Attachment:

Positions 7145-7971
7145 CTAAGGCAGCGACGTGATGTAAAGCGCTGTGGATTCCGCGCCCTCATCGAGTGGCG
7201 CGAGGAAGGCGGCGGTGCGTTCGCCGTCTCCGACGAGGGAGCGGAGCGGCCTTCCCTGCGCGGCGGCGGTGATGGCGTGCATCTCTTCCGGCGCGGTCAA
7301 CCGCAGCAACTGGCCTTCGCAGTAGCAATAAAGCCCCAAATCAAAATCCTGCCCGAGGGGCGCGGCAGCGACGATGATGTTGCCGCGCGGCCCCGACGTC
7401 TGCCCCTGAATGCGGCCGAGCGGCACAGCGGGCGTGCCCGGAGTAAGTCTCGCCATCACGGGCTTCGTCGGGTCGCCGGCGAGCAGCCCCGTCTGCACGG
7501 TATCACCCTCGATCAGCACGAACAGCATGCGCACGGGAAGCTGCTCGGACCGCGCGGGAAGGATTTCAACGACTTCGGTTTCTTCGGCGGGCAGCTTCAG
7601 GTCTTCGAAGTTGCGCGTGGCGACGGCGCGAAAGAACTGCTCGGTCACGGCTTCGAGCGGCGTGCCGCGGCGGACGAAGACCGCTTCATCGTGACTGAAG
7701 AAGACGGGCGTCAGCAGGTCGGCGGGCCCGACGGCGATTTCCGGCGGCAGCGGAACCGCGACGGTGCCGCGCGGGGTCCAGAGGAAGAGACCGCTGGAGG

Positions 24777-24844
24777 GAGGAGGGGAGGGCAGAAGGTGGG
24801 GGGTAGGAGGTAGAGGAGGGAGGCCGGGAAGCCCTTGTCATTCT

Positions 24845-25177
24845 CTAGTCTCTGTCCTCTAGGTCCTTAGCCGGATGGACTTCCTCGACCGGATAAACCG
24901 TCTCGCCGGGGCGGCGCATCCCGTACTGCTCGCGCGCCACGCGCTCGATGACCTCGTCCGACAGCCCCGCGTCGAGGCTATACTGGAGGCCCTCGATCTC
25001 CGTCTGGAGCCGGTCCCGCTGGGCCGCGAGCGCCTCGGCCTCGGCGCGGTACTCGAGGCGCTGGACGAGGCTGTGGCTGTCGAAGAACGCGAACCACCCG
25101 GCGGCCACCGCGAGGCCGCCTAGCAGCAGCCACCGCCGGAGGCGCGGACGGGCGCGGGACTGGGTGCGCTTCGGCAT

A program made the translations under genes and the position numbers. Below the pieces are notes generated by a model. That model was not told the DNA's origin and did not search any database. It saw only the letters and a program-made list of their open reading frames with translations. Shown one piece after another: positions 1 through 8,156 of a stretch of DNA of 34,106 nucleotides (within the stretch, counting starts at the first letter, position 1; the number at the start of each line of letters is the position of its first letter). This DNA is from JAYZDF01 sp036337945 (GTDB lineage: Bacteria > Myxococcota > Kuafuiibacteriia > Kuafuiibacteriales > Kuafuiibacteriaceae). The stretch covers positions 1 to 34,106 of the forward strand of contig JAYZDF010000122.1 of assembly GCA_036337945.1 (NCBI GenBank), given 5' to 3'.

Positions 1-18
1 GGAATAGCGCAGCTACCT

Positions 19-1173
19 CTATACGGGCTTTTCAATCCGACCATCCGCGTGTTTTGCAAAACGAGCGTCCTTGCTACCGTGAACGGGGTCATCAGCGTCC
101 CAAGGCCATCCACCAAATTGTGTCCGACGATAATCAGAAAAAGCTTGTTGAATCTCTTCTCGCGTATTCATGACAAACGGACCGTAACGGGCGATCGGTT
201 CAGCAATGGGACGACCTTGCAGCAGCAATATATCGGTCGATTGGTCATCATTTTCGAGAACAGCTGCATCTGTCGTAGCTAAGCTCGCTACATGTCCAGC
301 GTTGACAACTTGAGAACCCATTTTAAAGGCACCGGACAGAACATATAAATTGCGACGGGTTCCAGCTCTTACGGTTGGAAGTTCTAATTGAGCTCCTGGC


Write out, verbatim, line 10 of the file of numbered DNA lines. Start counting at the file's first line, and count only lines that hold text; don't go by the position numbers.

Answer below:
24777 GAGGAGGGGAGGGCAGAAGGTGGG